Cubs, Cronkite, and Halloween

Wet leaves on wooden inclined plane = nearly horizontal person, somewhat in pain.

chicagocubsI swear I read a number of people who treated the baseball World Series win by the Chicago Cubs as, “Oh, that’s nice,” rather than the astonishing event that it was. Heck, even Arthur wrote about it, not once, but twice. He noted that “Some things transcend all of that, and sport can, for some, be one of those things.”

And the stories I read about fans remembering parents, or grandparents, who loved the Cubs, but never had the joy of seeing them win the National League pennant (last time, 1945), let alone the whole enchilada (1908, 108 years ago; 108, like the number of stitches on a baseball). This was touching, for example.

I was rooting for them, once the New York Mets were quickly eliminated. General Theo Epstein, who got the long-suffering Boston Red Sox fans a pennant in 2004 and 2007, may be a miracle worker.

Apparently, there were a number of people who predicted the Chicago Cubs would win the Series this year.
***
Today would have been the 100th birthday of Walter Cronkite of CBS News. I’ve remembered his natal day since about 1980 when I realized it coincided with the date the hostages in Iran were taken a year before.

So much in the news has changed since his heyday, the 24-hour news cycle, and competing with the TMZs of the world, not to mention Facebook and Twitter as news sources.

I read his autobiography and reviewed it here.
***
Monday, I decided to ride my bike to work. But the front tire was light and failed to inflate, so I stuck it back into the shed, locked the door, turned around, and, as I wrote in Facebook about 45 minutes later:
Wet leaves on wooden inclined plane = nearly horizontal person, somewhat in pain. I’m hobbling to work now…

Managed to hit my head to the right of my left ear, and my left shoulder, and my back (wearing the backpack), and turned my left ankle. It happened so fast, I didn’t have a chance to put out my hand to try to save myself, which, I suppose was a good thing. No lasting damage, but I was sore for a couple of days, especially my back.

Got a very angry IM on Facebook that evening about something I wrote which a person believed was a mischaracterization of their feelings, and was quite possibly friendship ending, which made me both sad and exhausted, as I tried to explain my POV. I had a nice IM exchange from an old friend about something else I had written.

The highlight of the day had to be, when I was handing out Halloween candy, a half dozen College of Saint Rose students Halloween caroling of this Thomas Tallis piece. I even sang along on the repeated section.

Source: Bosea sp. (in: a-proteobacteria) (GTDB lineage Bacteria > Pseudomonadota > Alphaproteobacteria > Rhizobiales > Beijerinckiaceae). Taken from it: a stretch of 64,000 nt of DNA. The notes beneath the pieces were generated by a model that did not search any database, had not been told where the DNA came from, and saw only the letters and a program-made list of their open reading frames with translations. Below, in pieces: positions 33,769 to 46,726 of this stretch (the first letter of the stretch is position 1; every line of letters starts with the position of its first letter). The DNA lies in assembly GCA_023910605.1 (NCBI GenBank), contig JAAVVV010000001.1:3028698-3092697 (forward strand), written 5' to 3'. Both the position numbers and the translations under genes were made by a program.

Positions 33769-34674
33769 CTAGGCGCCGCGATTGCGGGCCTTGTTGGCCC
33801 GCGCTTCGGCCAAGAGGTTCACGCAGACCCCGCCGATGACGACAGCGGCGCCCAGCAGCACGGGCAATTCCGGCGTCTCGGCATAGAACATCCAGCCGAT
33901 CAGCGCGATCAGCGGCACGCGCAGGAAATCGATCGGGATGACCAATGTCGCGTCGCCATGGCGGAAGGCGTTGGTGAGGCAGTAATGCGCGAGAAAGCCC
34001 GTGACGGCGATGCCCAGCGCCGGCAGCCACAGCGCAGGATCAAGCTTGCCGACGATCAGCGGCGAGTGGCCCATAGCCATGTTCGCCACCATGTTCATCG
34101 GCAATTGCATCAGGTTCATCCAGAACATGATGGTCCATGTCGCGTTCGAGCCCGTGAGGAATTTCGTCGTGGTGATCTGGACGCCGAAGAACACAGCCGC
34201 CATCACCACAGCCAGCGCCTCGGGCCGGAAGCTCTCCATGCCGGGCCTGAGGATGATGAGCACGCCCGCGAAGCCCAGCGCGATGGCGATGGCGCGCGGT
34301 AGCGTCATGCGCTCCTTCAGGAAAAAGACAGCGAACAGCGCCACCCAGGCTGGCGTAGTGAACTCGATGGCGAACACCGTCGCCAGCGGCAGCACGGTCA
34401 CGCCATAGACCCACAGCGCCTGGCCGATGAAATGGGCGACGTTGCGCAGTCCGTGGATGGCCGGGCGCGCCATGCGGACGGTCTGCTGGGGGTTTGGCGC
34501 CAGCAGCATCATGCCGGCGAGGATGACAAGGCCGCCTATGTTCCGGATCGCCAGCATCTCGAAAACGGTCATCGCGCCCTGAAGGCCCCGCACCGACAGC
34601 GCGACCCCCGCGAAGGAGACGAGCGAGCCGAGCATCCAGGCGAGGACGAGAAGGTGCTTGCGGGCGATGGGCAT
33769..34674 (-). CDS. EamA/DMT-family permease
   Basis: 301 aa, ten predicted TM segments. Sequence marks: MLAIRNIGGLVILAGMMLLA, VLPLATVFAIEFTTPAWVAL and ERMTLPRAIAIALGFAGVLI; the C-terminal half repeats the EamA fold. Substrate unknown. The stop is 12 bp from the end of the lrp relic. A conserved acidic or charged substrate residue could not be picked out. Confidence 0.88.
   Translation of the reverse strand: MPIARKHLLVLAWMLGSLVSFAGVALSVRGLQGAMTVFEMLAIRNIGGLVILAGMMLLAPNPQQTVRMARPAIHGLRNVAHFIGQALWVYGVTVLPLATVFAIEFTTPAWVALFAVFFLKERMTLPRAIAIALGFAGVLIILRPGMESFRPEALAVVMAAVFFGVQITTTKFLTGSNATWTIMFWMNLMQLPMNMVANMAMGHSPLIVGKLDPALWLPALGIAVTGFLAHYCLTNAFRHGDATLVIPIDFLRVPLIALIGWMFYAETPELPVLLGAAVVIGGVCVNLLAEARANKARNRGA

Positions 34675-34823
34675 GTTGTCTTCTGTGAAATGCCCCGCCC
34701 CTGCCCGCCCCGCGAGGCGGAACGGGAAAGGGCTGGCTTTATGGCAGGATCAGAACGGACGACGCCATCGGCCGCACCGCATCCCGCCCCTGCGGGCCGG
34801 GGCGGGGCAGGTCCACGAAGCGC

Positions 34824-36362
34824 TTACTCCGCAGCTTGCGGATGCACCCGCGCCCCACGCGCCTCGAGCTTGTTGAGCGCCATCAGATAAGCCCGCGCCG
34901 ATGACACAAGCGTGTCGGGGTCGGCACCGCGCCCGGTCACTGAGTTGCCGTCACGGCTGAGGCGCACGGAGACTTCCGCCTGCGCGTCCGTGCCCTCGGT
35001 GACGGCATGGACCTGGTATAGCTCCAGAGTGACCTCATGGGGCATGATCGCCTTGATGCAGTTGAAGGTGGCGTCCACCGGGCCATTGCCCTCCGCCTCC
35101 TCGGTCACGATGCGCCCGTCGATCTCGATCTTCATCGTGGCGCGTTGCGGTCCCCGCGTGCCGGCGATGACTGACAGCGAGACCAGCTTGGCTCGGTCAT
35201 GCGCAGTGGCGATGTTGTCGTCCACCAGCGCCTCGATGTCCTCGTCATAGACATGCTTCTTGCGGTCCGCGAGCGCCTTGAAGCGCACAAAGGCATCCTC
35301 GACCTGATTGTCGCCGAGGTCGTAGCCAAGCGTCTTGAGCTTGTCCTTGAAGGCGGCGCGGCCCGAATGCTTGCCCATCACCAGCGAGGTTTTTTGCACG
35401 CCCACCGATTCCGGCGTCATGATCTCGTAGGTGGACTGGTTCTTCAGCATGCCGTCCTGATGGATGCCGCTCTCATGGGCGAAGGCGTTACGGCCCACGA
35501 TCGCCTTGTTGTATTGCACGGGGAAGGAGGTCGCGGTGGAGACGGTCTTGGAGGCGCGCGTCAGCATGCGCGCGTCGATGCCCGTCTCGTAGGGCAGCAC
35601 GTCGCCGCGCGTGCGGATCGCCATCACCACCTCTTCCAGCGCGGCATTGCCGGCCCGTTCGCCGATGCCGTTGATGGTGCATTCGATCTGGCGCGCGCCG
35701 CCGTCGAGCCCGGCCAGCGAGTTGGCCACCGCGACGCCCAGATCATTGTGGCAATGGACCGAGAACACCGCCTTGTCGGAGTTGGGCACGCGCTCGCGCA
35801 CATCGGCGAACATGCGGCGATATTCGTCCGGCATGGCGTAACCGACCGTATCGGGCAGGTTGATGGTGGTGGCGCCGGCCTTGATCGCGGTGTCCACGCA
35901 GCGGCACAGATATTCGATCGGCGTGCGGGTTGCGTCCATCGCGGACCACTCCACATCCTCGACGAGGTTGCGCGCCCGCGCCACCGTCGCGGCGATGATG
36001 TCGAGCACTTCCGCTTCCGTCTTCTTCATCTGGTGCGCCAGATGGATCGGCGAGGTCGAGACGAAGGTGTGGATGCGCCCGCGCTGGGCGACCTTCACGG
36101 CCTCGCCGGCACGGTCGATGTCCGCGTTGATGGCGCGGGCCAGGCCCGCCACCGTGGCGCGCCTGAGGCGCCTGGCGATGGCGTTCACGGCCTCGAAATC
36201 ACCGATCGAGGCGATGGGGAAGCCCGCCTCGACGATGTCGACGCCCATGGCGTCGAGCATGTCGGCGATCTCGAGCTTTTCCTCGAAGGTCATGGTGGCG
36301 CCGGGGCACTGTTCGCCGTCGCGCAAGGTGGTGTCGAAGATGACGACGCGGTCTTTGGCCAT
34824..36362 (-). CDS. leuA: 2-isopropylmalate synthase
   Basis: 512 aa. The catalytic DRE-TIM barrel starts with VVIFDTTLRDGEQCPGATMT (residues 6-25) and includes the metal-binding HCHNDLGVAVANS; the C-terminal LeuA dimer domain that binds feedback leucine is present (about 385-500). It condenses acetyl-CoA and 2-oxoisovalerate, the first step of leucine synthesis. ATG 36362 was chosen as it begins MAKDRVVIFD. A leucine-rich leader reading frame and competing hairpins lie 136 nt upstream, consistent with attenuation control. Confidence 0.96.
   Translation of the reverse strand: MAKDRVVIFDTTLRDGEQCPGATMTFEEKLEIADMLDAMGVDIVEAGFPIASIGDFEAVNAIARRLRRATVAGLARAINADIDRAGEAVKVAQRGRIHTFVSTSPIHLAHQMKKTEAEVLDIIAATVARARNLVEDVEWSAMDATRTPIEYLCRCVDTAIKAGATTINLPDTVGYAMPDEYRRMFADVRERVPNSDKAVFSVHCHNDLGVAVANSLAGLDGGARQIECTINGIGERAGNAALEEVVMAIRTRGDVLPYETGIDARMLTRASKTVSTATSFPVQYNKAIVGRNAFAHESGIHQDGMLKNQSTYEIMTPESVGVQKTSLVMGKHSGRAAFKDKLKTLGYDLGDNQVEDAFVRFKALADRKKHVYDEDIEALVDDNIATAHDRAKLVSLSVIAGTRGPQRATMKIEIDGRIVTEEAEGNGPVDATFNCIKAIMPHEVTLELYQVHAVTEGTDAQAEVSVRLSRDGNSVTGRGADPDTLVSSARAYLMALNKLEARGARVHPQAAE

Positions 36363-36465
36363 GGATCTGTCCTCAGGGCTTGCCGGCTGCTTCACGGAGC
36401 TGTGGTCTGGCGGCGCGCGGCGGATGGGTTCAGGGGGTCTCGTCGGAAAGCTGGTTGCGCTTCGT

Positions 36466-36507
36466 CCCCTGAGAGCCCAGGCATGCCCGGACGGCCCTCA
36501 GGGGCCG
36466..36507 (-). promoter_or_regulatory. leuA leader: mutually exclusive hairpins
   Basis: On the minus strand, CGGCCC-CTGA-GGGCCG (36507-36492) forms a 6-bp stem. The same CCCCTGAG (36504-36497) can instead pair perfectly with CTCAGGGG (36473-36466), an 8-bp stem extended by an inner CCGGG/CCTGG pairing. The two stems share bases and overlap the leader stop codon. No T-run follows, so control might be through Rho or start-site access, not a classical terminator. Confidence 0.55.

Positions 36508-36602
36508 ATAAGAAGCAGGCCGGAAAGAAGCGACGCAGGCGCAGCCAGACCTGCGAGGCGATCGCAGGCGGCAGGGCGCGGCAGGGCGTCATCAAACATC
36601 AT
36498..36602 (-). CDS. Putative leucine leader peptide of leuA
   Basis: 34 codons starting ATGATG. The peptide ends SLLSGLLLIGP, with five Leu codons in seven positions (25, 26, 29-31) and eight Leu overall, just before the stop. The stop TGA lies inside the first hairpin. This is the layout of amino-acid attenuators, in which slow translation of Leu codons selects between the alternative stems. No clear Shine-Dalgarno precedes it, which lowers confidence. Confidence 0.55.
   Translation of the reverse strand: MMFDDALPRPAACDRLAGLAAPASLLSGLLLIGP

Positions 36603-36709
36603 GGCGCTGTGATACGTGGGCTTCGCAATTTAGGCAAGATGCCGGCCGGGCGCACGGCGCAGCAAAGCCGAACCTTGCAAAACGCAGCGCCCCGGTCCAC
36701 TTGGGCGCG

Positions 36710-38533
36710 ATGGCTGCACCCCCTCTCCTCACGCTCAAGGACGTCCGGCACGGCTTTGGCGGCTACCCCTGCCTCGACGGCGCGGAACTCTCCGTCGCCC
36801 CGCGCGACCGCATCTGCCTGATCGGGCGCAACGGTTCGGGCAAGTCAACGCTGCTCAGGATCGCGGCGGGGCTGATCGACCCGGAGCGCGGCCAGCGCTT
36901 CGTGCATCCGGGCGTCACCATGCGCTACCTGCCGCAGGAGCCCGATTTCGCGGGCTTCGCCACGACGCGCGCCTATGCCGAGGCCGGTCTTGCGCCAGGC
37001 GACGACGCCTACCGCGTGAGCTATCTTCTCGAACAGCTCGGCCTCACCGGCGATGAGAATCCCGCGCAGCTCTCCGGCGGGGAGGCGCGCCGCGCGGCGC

That’s when I could still sing because subsequently, I’ve lost my voice; hope I can shake whatever bug is irritating my vocal chords, or my vocal cords.

Book Review: A Reporter’s Life by Walter Cronkite

Walter Cronkite as a morning show newsreader had dialogues with a lion puppet and Dick van Dyke.

At some point a year or two ago, I bought a whole bunch of books for not very much money; can’t remember where. They sat on my bookshelf en masse, all but untouched until I got into this recent reading binge. First up had to be the 1996 autobiography of Walter Cronkite (November 4, 1916 – July 17, 2009), for he was my all-time favorite news anchor.

The early chapters, about him growing up in Kansas City and later Houston, I found to be a bit bloodless, even as he tells about murderous racism. It seemed very “that’s the way it was.” His World War II retelling was somewhat livelier. When he described being stationed in Moscow for CBS News, he realized “how effective lies can be when the truth is suppressed,” so that his Russian driver was convinced that the Soviets had invented baseball and the Jeep.

When he gets to the issue of television, though, he lets his personality, and his opinions, shine through. He believes that the press’s focus on the “sizzle rather than the steak” of politics created a cynicism that resulted in an “international embarrassment” of low voter participation.

During Cronkite’s tenure as the anchor, US government officials were looking for the network to take a more supportive role toward the Vietnam war. He replied, “It is not the journalist’s job to be patriotic. How can patriotism be determined anyway? Is patriotism simply agreeing unquestioningly with every action of one’s government? Or might we define patriotism as having the courage to speak and act on those principles one thinks are best for the country…?”

My favorite parts of the book are the insights about the early days of television, where folks established in radio and print figuring out the new medium, including his tenure as a morning show newsreader having dialogues with a lion puppet and Dick Van Dyke. Later, he recognizes that he had become an “800-pound gorilla” of news trying not to upstage his news colleagues. When he retired, he developed disgust with the new CBS News ownership of the early 1980s over its concern with profits over content.

Of course, he tells about reporting the important events of the times, including the John Kennedy assassination and the landing on the moon. He namechecks his college physics teacher, who would be amazed how well Cronkite explained the technical aspects of the space missions.

I think that the state of television news, from the time he wrote this book until he died, must have filled him with despair for his chosen profession. Still, it was a most interesting read by a most stellar individual.